Minimum Advertised Pricing Policy: What It Means for Manufacturers

What Minimum Advertised Pricing Policy Means for Manufacturers

All parties agree to a minimum advertised pricing (MAP) policy when a manufacturer enters into a deal with a retailer, especially with an online vendor. It has become a practice in the trade, but why? How do MAP policies impact manufacturers, vendors, and the market in general?

The Competition Equalizer

The rule sets limits in the prices vendors can display on their advertisements, especially in online platforms like paid search. In other words, an active MAP policy prohibits vendors from putting extremely low prices on their products. As a result, the manufacturer prevents price wars among vendors.

From a business perspective, a rule like this protects the manufacturer’s industry and distribution.  With MAP policies in place, companies can focus on delivering quality service and value instead of undercutting prices to make sales. A good MAP policy ensures that retailers are still incentivized to sell the manufacturer’s products, and that the products still have enough profit margins to be widely available in the marketplace, even in Brick & Mortar stores that have high overhead. For manufacturers, a MAP policy acts as an equalizer amid a competitive market.

The Brand Image Protector

Perhaps one of the most crucial reasons for a brand to implement a MAP policy is to protect its brand image. Higher-end brands need to be perceived by consumers as exclusive. Excessive discounts cheapen the brand name, making it impossible for a brand to sell its products at the necessary profit margins.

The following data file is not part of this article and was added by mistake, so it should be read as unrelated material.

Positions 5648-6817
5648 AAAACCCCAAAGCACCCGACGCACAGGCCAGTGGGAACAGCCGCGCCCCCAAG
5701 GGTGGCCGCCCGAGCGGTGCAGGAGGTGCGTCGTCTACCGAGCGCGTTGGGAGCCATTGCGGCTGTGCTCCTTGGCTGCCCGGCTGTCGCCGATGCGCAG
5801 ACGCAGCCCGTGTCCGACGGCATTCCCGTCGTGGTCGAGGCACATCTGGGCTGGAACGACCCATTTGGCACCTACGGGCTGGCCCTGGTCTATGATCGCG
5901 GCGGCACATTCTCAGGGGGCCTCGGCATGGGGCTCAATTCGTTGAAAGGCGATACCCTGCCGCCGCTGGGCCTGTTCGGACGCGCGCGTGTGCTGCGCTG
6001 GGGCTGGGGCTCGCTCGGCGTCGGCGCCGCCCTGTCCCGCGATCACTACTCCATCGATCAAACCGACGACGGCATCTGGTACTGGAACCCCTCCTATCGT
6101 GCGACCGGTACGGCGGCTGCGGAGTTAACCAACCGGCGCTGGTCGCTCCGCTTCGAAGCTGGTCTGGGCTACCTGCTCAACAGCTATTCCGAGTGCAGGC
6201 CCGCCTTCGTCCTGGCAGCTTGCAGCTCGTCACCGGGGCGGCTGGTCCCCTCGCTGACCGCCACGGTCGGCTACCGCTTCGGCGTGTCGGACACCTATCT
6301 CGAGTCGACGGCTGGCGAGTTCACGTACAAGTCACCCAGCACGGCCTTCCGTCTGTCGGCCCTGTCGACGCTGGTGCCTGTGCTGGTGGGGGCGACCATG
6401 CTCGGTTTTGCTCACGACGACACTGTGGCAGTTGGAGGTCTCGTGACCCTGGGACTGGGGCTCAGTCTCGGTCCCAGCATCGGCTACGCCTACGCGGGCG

The Showroom Protector

Most consumers feel the need to try out a product (particularly a pricier product, which is where MAP policies generally come into play) before purchasing it. Therefore, consumers often go to a Brick & Mortar store to see and explore the item before purchasing. In a practice called “Showrooming,” consumers may then purchase the item online from a cheaper retailer. If a Brick & Mortar store has to pay the overhead to display a particular brand and also pay for sales associates to demonstrate and answer questions about the product without making sales on the product, then that store may decide to no longer carry that brand. A manufacturer then loses a valuable distribution partner. A MAP policy helps ensure that the valuable “showrooms” for products can retain their profit margins and incentives to carry a brand.

The Exclusion of the Actual Price

Do note, however, that a MAP policy covers only the advertised price. The actual selling price may differ, depending on the discount or special offer the vendor is willing to give. Why is this the case? US courts have discussed this issue in several cases. (See for a great summary) The common conclusion is that the MAP policy extends to the advertised price for a product only, to avoid antitrust issues. With that said, the rule cannot contest the price a vendor actually sells the product for. Therefore, calls to either “Email for Price” or “Call for Price” are generally not considered MAP Violations. Manufacturer polices differ in limits they set for “Add to Cart” pricing, or pricing displayed with a login.

The good news is you can now smoothly monitor your MAP policy. Our cutting-edge solution, PriceManager, can track the compliance of your vendors with the policy. The software even sends automatic alerts to sales reps or directly to retailers informing them of the violation. With this solution, you – as a manufacturer – can level the playing field, establish fair competition among your vendors, and protect your brand’s image and distribution.

Contact us for more details.

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